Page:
St. Oliver Plunkett Primary School in Belfast sits in the 47th of 890 Super Output Areas based on measures of social deprivation. Approximately 65% of our children are entitled to Free School Meals and over 90% are from a Neighbourhood Renewal Area. These are, and always will be, blunt statistics. They give a numerical insight into where our school exists, however they do not show the human impact of generational poverty and hardship. They also do not show the hopes that our parents have, or indeed the aspirations that we have, for our children. In many ways, those statistics are motivational drivers for us as a school. We want to overcome any negative impact that they may have on our children, so that they are better equipped to take their place in an ever-changing world.
Reducing the gap
One of the growing concerns of staff in our Foundation Stage was that our children transitioning into Year 1 had growing literacy deficits. These observations had always been anecdotal – we had no hard and fast data to reinforce our belief that this was the case. I would regularly report to our Governors and explain a variety of new initiatives and subsequent potential spends based on the desire to “reduce the gap.”
Then we stumbled upon GL Assessment’s New Group Reading Test (NGRT), included in their Complete Digital Solution (CDS) package which we had signed up to. I decided, in conjunction with our School Leadership Team, that we would trial NGRT from Years 3 to 7 as part of our in-school assessment package, to give us another tool to self-evaluate the impact of our teaching and learning. We used this alongside Progress Test in English (PTE), Progress Test in Maths (PTM), Cognitive Abilities Test 4 (CAT4) and Pupil Attitudes to Self and School (PASS) data.
I had long since made the case to our Board of Governors that the impact of our teaching on the learning of our pupils was wholly positive. We showed longitudinal studies in literacy and numeracy that supported that hypothesis. However, NGRT provided even more support evidence to highlight that impact. We decided that we would administer NGRT on a termly basis, initially for no other reason than to see what it gave us as a school. The results were insightful to say the least.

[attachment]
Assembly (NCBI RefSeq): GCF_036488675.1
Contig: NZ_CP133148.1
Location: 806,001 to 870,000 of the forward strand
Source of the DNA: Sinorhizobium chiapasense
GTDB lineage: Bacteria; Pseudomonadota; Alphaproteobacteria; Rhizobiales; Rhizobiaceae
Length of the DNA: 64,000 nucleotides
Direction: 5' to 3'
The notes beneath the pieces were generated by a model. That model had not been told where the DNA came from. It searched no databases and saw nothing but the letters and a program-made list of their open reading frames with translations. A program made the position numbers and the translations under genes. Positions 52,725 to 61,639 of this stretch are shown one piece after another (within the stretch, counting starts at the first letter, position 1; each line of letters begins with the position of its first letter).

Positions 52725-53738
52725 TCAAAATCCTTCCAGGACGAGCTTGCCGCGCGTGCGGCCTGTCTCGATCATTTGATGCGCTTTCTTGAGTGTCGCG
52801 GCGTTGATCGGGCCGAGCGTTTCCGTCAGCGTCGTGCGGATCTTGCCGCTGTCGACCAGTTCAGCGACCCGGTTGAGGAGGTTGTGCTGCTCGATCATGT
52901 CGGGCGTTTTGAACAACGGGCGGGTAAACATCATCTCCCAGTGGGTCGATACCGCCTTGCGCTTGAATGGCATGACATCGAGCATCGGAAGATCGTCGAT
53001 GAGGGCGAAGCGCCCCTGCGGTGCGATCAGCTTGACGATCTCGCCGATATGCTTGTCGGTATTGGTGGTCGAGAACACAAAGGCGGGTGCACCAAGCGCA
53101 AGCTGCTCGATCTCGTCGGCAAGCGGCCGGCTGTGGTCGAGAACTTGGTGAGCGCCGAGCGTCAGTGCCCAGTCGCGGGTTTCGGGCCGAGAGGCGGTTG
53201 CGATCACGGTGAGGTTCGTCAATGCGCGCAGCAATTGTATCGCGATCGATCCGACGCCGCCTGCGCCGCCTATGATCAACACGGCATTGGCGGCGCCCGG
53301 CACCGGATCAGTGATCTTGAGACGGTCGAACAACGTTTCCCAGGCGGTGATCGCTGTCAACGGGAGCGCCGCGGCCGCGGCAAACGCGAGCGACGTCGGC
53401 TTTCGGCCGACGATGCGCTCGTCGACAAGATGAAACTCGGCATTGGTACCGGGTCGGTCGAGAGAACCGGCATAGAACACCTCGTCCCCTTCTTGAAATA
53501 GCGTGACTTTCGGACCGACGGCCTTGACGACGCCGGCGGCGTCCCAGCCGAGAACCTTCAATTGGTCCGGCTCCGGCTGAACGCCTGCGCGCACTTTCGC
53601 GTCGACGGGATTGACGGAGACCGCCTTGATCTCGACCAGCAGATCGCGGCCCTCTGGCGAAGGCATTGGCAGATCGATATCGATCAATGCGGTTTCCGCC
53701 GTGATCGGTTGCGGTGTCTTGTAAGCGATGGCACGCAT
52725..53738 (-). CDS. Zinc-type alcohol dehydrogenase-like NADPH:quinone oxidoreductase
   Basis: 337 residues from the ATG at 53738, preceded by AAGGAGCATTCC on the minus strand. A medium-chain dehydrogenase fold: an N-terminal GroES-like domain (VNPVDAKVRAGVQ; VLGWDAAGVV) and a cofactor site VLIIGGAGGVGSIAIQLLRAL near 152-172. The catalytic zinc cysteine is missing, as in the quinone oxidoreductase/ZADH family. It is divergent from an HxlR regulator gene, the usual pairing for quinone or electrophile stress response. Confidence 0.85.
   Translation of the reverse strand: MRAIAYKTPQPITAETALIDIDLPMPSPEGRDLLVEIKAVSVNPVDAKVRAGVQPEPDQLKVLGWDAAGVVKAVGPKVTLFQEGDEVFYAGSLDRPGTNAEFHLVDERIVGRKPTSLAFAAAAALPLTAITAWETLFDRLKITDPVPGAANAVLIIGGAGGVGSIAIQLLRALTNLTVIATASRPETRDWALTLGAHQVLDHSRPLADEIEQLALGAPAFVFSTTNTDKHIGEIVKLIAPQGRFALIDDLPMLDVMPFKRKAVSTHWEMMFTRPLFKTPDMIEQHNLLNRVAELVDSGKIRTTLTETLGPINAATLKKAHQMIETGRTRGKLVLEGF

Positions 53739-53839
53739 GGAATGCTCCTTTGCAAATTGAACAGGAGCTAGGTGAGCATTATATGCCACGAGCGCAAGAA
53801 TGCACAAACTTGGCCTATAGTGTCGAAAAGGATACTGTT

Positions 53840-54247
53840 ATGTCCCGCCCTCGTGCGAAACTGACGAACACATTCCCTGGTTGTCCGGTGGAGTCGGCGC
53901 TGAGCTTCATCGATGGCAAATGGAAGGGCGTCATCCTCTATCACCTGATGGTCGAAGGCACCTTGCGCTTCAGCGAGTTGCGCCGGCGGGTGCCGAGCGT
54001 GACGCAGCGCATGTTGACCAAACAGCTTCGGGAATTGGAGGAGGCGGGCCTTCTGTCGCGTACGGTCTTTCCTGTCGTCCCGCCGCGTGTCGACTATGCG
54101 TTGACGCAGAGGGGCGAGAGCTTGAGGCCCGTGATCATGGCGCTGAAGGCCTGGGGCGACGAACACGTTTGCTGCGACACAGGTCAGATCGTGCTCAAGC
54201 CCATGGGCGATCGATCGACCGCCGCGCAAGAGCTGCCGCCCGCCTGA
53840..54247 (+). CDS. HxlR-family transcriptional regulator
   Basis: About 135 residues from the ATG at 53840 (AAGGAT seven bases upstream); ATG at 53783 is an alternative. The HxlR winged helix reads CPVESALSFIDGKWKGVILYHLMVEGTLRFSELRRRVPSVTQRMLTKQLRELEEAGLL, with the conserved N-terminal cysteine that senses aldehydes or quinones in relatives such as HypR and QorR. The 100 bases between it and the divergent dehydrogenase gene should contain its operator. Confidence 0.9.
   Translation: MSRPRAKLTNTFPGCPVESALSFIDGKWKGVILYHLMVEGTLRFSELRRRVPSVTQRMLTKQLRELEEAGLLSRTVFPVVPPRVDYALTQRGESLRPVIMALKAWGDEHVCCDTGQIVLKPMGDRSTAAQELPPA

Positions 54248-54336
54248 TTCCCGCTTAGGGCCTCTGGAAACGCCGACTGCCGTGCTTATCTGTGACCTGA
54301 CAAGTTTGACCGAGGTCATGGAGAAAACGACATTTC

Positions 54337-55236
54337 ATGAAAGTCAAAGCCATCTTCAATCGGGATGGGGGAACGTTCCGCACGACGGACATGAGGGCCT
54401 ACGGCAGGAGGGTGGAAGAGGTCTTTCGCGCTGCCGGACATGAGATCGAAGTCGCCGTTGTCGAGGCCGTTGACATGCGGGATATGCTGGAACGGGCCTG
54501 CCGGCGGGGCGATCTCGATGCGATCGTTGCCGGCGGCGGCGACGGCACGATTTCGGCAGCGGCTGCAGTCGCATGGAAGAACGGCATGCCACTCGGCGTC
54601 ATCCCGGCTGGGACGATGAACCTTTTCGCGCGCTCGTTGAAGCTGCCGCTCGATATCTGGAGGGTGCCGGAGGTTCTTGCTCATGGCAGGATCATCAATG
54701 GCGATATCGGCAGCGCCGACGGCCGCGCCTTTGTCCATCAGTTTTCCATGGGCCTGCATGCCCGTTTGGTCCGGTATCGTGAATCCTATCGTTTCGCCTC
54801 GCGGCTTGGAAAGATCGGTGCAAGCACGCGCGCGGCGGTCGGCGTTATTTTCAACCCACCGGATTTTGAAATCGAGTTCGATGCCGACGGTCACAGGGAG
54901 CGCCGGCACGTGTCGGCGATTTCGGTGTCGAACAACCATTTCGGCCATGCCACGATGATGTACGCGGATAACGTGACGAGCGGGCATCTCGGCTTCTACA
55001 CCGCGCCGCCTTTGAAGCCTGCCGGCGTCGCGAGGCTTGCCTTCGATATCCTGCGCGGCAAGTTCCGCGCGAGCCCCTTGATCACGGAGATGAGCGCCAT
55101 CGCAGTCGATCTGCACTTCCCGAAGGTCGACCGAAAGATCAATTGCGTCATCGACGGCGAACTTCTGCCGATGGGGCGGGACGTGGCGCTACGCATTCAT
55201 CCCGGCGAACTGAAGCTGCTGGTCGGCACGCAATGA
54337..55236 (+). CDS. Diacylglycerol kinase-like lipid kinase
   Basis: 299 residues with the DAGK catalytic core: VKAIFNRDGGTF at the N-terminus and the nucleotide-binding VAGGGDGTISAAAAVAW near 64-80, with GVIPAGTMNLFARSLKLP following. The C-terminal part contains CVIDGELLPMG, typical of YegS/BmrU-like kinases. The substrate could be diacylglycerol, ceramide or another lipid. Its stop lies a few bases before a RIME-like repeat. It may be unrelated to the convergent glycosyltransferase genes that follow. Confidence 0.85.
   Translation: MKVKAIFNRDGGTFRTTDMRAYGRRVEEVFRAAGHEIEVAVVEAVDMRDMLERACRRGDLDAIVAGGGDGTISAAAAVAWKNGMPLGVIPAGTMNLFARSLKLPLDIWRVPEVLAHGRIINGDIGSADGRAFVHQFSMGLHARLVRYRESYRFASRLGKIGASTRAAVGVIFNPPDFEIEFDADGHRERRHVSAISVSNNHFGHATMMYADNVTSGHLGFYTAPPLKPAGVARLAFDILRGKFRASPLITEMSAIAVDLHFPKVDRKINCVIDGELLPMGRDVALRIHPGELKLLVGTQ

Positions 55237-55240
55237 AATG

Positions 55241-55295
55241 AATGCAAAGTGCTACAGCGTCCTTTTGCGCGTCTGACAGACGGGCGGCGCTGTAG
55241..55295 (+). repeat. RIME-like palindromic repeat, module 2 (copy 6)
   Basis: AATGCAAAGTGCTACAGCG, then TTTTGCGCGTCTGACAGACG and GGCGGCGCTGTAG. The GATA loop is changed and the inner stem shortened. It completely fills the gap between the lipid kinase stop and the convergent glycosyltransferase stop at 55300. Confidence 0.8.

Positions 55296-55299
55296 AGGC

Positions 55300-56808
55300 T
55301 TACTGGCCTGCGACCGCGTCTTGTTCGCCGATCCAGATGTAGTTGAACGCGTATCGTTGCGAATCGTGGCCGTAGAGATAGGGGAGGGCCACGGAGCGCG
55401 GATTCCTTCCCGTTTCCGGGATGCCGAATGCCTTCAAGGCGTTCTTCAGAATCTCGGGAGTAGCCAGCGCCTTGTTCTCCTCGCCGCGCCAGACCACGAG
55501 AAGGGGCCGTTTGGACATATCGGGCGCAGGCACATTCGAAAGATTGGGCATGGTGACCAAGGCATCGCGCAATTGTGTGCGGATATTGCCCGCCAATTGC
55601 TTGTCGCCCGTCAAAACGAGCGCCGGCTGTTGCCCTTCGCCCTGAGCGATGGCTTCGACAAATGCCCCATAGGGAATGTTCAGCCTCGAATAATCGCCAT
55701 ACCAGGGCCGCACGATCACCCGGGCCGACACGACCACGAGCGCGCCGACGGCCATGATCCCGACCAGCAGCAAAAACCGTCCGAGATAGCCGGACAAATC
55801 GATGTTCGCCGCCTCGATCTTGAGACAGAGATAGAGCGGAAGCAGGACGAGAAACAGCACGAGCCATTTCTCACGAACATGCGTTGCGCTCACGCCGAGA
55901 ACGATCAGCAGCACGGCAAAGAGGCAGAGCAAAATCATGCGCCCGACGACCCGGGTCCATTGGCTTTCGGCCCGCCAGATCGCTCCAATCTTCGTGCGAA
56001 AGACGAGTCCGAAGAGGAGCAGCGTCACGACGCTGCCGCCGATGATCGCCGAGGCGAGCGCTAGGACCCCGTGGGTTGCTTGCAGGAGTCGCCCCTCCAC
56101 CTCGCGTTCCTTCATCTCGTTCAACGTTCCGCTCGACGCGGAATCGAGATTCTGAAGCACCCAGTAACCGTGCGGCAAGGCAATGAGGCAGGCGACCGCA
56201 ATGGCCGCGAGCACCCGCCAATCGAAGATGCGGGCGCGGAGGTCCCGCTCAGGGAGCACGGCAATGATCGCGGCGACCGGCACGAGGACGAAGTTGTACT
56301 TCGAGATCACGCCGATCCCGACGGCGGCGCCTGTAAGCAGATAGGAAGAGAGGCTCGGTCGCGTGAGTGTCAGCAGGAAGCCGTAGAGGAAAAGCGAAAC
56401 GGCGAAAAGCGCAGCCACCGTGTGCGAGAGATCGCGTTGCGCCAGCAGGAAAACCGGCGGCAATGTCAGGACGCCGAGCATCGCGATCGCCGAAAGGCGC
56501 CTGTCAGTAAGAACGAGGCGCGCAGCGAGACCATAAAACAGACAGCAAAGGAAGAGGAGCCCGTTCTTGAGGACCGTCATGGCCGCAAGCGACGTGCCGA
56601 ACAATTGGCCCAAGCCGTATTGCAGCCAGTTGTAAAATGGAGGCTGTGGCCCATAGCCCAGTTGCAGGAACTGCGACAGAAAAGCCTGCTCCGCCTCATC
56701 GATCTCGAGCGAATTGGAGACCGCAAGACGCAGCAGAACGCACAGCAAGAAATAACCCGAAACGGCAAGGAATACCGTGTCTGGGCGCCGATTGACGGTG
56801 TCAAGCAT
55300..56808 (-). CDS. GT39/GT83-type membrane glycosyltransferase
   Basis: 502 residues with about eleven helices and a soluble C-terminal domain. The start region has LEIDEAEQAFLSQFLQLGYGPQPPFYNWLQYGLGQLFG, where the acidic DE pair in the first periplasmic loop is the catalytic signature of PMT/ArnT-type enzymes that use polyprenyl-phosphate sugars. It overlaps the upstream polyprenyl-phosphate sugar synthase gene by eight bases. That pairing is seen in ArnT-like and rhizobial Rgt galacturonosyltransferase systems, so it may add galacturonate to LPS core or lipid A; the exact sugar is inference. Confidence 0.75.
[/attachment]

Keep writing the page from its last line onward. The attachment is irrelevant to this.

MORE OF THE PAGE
The results below from our Year 3 pupils might appear weak to some, however they demonstrate the reality of the statistics quoted earlier. We now had data that showed our children’s early language deficits, but also the positive impact of our teachers on their learning from Foundation Stage. The insight NGRT gave us allowed the efforts of staff (and parents) to be recognised and celebrated. The fact that we administered the test across Key Stage One and Two showed further the incremental, year-on-year influence that our staff were having on the outcomes of our children:
This can be seen clearly when comparing the above data to that of our Year 7 pupils:
When comparing NGRT data across Years 3 to 7 from Baseline with the first re-assessment, you can see a cumulative trend that indicates the positive performance of staff and the subsequent results on pupil attainment:
NGRT has given us a vehicle to highlight the starting point for the majority of our pupils and, more importantly, a self-evaluative tool that shows parents and staff alike that they are making a positive impact on their children as lifelong learners. So that even in those darkest, self-doubting days we can know that we are truly making a real difference. Hopefully, in years to come, those hard statistics quoted at the beginning can be somewhat softened due to this partnership between school and home.
St. Oliver Plunkett Primary School is one of our Advocate Partners